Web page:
Best of 2018

Here’s a list of some of the stuff I saw, did, heard, read – and a few of the places I ate and drank – in 2018 that I really enjoyed. As ever, it’s not necessarily the case that these things were produced, made, opened or published this year, it’s just when I got around to them.

Without a doubt, my album of 2018 was Shape of Silence by the amazing duo Saint SisterI was lucky enough to hear them live supporting Hozier in Oslo only a few weeks ago at an absolutely barn-storming gig. Saying that though, my gig of the year was Lankum when they played Riksscenen, the main venue in Oslo for folk music. The set was powerful, charming, and raucous good fun. The encore of “Fall down Billy O’Shea” was top class.

In terms of books, some of the best books I read were Christine Murray’s bind – probably the best book of poetry I picked up all year, in fact. Sally Rooney’s Normal People, her second novel was a stunningly good read and I absolutely flew through it. I also finally got around to reading Mike McCormack’s Solar Bones. Other books that had an impact on me this year were Mendoza and Peter Manson’s Windsuckers & Onsetters: SONNOTS for Griffithsfrom Materials; STEDET / DETTE by Gunnar Berge, published by House of Foundation; The English translation of Kjersti Skomsvold’s Monstermenneske, Monsterhuman, published by Dalkey Archives Press as part of their Norwegian Literature Series; Mathias Enard’s novel ZONE from Fitzcarraldo Editions was another standout and I finally got around to reading Inventing the Future by Nick Srnicek and Alex Williams from Verso.

At the Munch Museum this year, I really enjoyed the exhibition Mellom Klokken og Sengen (Between the Clock and the Bed). It was great especially to see Munch’s representation of The Death of Marat especially.

Places I enjoyed going to for coffee and other things in Oslo definitely include Galgen, San Francisco Bread Bowl, Egget Kafe and also Skippergata 22.

 

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Takk for maten: Norway’s food

Michael Pollan, in the introduction to his book Cooked (which also inspired the Netflix show) writes that ‘Cooking gave us not just the meal but also the occasion: the practice of eating together at an appointed time and place.’ That ritualisation, that invented tradition – of dinnertime, of the family meal , its romantic and platonic equivalents – is central in some way to who we are as people. Certainly, it is a mark of a particular kind of modernity. Cooking, some have argued, is the key to our being human. Claude Levi-Strauss as far back as 1964 argued in  that it was cooking which ‘establishes the difference btween animals and people.’ Richard Wrangham in his study, Catching Fire , writes ‘around that fire we became tamer.’ The idea of a group sharing a hearth from which sustenance comes is a seductive one.

Sharing meals with friends and families has become a defining marker of sociability, social status and indeed social capital. Eating alone is considered a sad enterprise, though it need not always be, of course. Sometimes eating alone can be a pleasurable experience, even having the sense of the transgressive about it. In his comical but accurate The Social Guidebook to Norway, Julien S. Bourrelle writes that ‘They also eat alone / You do not need to talk / And it is a practical and efficient way to feed oneself quickly / You can then go home early / Or go training / alone’. Such glib humour has a ring of the true about it, but, so far at least, my experiences of Norwegian food culture have been in some respects highly communal.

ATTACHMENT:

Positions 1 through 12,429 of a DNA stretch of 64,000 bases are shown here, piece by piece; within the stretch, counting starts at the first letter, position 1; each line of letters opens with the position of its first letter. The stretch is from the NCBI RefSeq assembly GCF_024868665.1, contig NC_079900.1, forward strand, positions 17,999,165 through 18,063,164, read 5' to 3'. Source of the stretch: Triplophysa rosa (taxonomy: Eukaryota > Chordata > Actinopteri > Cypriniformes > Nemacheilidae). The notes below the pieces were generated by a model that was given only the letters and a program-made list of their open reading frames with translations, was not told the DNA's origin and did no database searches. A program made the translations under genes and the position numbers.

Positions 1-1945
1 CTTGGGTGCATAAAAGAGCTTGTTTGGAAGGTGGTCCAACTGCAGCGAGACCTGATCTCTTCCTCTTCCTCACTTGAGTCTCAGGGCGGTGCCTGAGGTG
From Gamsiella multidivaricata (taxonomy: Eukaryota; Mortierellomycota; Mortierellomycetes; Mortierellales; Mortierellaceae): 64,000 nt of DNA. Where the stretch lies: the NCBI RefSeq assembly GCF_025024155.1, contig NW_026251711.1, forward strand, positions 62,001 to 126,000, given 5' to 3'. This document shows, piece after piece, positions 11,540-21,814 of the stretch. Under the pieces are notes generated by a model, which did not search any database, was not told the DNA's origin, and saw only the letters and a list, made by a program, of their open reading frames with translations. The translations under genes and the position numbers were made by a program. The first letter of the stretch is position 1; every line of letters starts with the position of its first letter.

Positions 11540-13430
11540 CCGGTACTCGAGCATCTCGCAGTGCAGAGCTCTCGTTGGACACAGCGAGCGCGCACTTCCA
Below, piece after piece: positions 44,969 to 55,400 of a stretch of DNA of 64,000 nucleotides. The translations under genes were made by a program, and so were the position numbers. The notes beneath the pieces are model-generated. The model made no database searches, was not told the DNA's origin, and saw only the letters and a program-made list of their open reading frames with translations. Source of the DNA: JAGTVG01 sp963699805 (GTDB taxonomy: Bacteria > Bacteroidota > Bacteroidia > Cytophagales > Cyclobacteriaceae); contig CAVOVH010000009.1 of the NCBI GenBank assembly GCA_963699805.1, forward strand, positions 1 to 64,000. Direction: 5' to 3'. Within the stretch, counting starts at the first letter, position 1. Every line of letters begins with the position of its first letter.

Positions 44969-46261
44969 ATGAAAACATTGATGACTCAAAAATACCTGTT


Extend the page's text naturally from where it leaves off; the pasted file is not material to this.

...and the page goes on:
Not only communal, but as so many food cultures, deeply rooted in both land and sea. In the 1981 book Norsk Mat the opening lines are:

den gamle norsk matkultur er sprunget fram av selvforsyningsprinsippet, og ble bestemt av den tilgang av matemner som landsdelen og garden kunne gi.

The old Norwegian food culture springs from the prinicple of self-sufficiency, and was determined by the food sources a region and garden could provide.

In the first chapter, ‘Norsk Matskikk’, ‘Norwegian food practices’, Hilmar Stigum notes that

Historien om norsk mat gir oss variert bilde med lysog og skyggesider. Vårt folk har spist den mat de hadde. Det falt ikke alltid sammen med hva de hadde mest lyst på, og maten innholdt ikke alltid de ingredienser som kroppen trengte. Det er en historie om fylte stabbur med kornbinger som innholdt så mye korn at det ville vare for flere år  fremover, og med rekker av delvis gulnede fleskeskinker  som var en følge  av overskuddet fra tidligere år. På mindre gårder var stubberene ikke fullt så innholdsrike , men oftest så fulle at innholdte ville rekke til nest års avling ble bragt i hus. Endelig får vi husmenn og småkårsfolk hvor forrådet ofte lå i underkant av det nødvendige  og some til tider var helt utilstrekkelig. Vi får også  høre om uår  flere år  på rad så katastrofale følger at det gjør  ondt å lese om det.